Texas allows for independent administration. If there is a valid will that names an independent executor, this is the process that should be used. Probate is the legal process that transfers title of property from the estate of the person who has died, known as the "decedent", to his or her beneficiaries. Probate is often sought when the decedent owned real property or financial accounts and the financial institution has requested Letters Testamentary.
Probate without a will
Texas has default inheritance rules in place for such an occurrence. See Texas Estates Code Chapter 201. Therefore, if there is no will, or the decedent's will is found to be invalid, the decedent's heirs can still be determined and the decedent's estate can still be probated.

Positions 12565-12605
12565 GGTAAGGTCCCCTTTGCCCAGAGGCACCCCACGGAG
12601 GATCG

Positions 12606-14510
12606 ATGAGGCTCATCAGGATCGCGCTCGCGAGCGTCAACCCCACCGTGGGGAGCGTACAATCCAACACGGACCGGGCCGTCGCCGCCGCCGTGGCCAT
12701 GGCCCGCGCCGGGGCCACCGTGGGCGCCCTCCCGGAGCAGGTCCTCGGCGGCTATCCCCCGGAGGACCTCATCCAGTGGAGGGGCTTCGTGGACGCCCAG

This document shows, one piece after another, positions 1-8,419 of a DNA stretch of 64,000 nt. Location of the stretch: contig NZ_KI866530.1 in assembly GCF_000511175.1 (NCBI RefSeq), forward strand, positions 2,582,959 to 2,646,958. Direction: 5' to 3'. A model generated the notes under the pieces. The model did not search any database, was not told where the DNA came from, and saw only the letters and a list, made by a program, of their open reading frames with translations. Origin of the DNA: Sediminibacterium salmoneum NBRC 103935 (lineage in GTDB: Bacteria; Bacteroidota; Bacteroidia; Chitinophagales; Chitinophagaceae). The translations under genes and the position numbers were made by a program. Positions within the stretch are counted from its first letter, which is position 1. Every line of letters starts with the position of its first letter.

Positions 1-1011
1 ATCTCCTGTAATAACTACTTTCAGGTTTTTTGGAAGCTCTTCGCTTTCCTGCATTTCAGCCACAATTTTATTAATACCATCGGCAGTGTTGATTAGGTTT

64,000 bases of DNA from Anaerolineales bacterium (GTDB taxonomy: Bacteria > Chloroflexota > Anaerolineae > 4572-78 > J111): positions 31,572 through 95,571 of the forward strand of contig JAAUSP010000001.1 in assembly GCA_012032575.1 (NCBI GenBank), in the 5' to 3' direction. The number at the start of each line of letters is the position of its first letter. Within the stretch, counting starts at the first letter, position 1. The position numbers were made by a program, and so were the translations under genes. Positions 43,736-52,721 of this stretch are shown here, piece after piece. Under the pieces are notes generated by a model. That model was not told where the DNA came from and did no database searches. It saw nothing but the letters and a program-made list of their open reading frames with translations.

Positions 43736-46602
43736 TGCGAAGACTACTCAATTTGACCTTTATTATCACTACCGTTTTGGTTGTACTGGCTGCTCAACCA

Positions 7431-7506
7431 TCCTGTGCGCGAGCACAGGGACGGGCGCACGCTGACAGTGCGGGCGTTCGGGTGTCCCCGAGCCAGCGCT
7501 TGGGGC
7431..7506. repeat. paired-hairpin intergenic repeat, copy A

Affidavit of Heirship
This type of affidavit is used to establish title to real estate where the sole asset of the estate is real property. In order to file an affidavit of heirship, the decedent must have died without a will, no petition for the appointment of a personal representative may be pending or have been granted; and no formal administration is necessary.
Small Estate Affidavit
This type of affidavit is used to collect a small amount of money owed to the estate (such as a small bank account). A small estate affidavit may also be used to transfer title to real property that still qualifies as a homestead upon the death of the decedent. In order for the court to approve such an affidavit the decedent must have died without a will; the assets of the estate, exclusive of homestead and exempt property, must exceed the known liabilities of said estate, exclusive of liabilities secured by homestead and exempt property; no petition for the appointment of a personal representative may be pending or have been granted; thirty days must have elapsed since the death of the decedent; and the value of the entire assets of the estate, not including homestead and exempt property, must not exceed $50,000.